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Social enterprises are becoming an increasingly popular business model and some such as Café Direct and the fifteen restaurant chain run by Jamie Oliver enjoy high profile success. But what makes today’s entrepreneurs want to start such a Social Enterprise?

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Well, social enterprises are commercial organisations that have specific objectives that benefit their local community’s and the environment. They break apart conventional business models to find new, more sustainable ways of improving the world around them, whether it’s new products, the services they deliver, regenerating local communities or providing employment for people furthest away from the labour market. Socials Enterprises exist in many sectors such as consumer goods, healthcare, creative agencies, restaurants and much more; well-known examples are the Big Issue, Divine Chocolate and the Eden Project. There are over 80,000 enterprises throughout the U.K, contributing over £24 billion to the economy and employing nearly 1 million people. Like ‘traditional businesses’ they aim to make a profit, however what they do with their profit sets them apart – reinvesting or donating them to help their community.

Many companies have social objectives, but social enterprises are distinctive because their social or environmental purpose is central to what they do. Selling goods, services, or both, social enterprises create employment and by reinvesting/donating their profits back into their business and community, this allows them to tackle social problems, provide individuals who are struggling with training and employment opportunities, support communities and help the environmental causes.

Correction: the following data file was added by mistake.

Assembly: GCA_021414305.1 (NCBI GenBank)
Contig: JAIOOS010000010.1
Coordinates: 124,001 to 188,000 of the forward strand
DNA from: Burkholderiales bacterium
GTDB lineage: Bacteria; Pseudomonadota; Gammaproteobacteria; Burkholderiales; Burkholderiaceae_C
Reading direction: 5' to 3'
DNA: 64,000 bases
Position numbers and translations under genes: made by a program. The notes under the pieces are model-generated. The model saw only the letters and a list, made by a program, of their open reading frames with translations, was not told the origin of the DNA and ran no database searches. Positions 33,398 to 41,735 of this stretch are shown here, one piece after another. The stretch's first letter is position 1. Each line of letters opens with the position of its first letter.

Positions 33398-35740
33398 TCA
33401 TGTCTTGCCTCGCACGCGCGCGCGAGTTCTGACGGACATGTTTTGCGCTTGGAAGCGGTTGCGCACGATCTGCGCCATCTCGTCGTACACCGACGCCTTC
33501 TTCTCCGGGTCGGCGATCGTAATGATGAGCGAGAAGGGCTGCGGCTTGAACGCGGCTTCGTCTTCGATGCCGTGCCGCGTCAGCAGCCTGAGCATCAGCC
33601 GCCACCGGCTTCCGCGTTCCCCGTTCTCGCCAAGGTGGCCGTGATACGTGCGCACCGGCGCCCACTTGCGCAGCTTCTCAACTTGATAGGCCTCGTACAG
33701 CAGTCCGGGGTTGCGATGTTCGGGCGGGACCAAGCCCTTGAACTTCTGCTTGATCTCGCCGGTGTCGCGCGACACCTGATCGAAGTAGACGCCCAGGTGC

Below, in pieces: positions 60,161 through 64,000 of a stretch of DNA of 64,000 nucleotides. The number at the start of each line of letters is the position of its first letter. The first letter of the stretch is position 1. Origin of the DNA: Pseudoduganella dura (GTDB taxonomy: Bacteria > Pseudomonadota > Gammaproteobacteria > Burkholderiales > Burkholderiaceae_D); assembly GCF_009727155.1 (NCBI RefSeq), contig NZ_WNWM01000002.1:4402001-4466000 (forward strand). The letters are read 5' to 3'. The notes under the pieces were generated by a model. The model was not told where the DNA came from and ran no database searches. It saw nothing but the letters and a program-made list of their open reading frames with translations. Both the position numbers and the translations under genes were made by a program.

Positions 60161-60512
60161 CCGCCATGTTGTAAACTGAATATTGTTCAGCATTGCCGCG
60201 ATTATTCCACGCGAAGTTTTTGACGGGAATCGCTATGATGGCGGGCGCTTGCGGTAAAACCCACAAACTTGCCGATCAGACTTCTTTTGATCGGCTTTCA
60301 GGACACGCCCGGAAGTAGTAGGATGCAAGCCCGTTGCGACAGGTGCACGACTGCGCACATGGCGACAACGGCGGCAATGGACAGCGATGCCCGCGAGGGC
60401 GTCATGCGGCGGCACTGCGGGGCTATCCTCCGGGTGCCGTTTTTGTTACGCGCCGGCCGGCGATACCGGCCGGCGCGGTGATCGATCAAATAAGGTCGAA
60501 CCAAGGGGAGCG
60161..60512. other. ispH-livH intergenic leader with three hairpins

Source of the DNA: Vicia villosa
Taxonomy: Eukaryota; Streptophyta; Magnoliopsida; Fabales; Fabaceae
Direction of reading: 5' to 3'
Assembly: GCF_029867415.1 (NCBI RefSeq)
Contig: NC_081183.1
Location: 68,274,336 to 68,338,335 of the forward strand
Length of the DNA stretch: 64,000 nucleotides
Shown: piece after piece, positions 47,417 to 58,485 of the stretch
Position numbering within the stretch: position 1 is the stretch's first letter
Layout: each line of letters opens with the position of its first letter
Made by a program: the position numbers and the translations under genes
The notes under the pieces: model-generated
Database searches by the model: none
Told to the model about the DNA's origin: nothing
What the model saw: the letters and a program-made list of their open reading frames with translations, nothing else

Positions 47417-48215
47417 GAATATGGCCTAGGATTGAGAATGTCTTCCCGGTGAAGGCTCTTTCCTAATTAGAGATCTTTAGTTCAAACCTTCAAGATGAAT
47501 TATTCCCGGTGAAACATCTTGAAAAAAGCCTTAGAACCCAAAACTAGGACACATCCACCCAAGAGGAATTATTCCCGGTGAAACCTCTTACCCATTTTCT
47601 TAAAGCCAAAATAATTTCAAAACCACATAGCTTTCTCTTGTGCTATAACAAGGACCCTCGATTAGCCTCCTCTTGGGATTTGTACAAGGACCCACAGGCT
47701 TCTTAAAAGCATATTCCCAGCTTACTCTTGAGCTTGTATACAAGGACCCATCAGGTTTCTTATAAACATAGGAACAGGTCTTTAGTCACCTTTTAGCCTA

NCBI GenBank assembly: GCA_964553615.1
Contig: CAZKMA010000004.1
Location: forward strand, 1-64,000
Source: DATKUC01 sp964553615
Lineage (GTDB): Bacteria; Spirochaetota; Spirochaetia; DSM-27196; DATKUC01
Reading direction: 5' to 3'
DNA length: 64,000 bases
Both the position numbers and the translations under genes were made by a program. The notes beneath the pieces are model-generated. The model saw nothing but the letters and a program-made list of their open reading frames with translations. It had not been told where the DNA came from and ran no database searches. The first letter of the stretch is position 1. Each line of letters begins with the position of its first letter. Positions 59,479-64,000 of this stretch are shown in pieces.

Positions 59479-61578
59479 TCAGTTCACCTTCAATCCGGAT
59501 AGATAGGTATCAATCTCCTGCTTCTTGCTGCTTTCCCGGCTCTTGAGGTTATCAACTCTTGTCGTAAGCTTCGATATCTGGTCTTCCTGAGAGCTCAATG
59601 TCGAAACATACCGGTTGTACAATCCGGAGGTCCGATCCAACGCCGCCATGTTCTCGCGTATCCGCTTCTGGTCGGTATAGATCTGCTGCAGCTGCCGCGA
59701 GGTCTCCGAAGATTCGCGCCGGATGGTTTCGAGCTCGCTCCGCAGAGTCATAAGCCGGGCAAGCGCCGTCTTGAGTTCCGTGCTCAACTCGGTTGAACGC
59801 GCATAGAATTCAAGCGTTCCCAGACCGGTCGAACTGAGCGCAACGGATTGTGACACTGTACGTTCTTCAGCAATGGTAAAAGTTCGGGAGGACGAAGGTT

Social Enterprises have several distinguishing features which were agreed by the Social Enterprise Sector when the Social Enterprise Mark was first created:

  • Trading for social/environmental purposes, as articulated in governing documents
  • Committed to reinvesting principal proportion of profits and income towards achieving social/environmental objectives, taking priority over maximising profits for shareholders
  • Earning at least 50% of income from trading
  • Demonstrating that social/environmental objectives are being achieved
  • Independently owned/controlled

Interested in starting your own Social Enterprise or business? The South East Midlands Start Up Programme is for you! The project provides advice and support for entrepreneurs and self-employment, with a focus on increasing the number of start-ups, including social enterprises. Our support includes the provision of one-to-one advice, masterclasses, webinars, grants and incubation facilities.

If you would like to register onto the programme or find out more information about the South East Midlands Start-up Programme (SEMSUP), contact us on 01604 212696 or email us at: SUP@northamptonshiregrowthhub.co.uk

 

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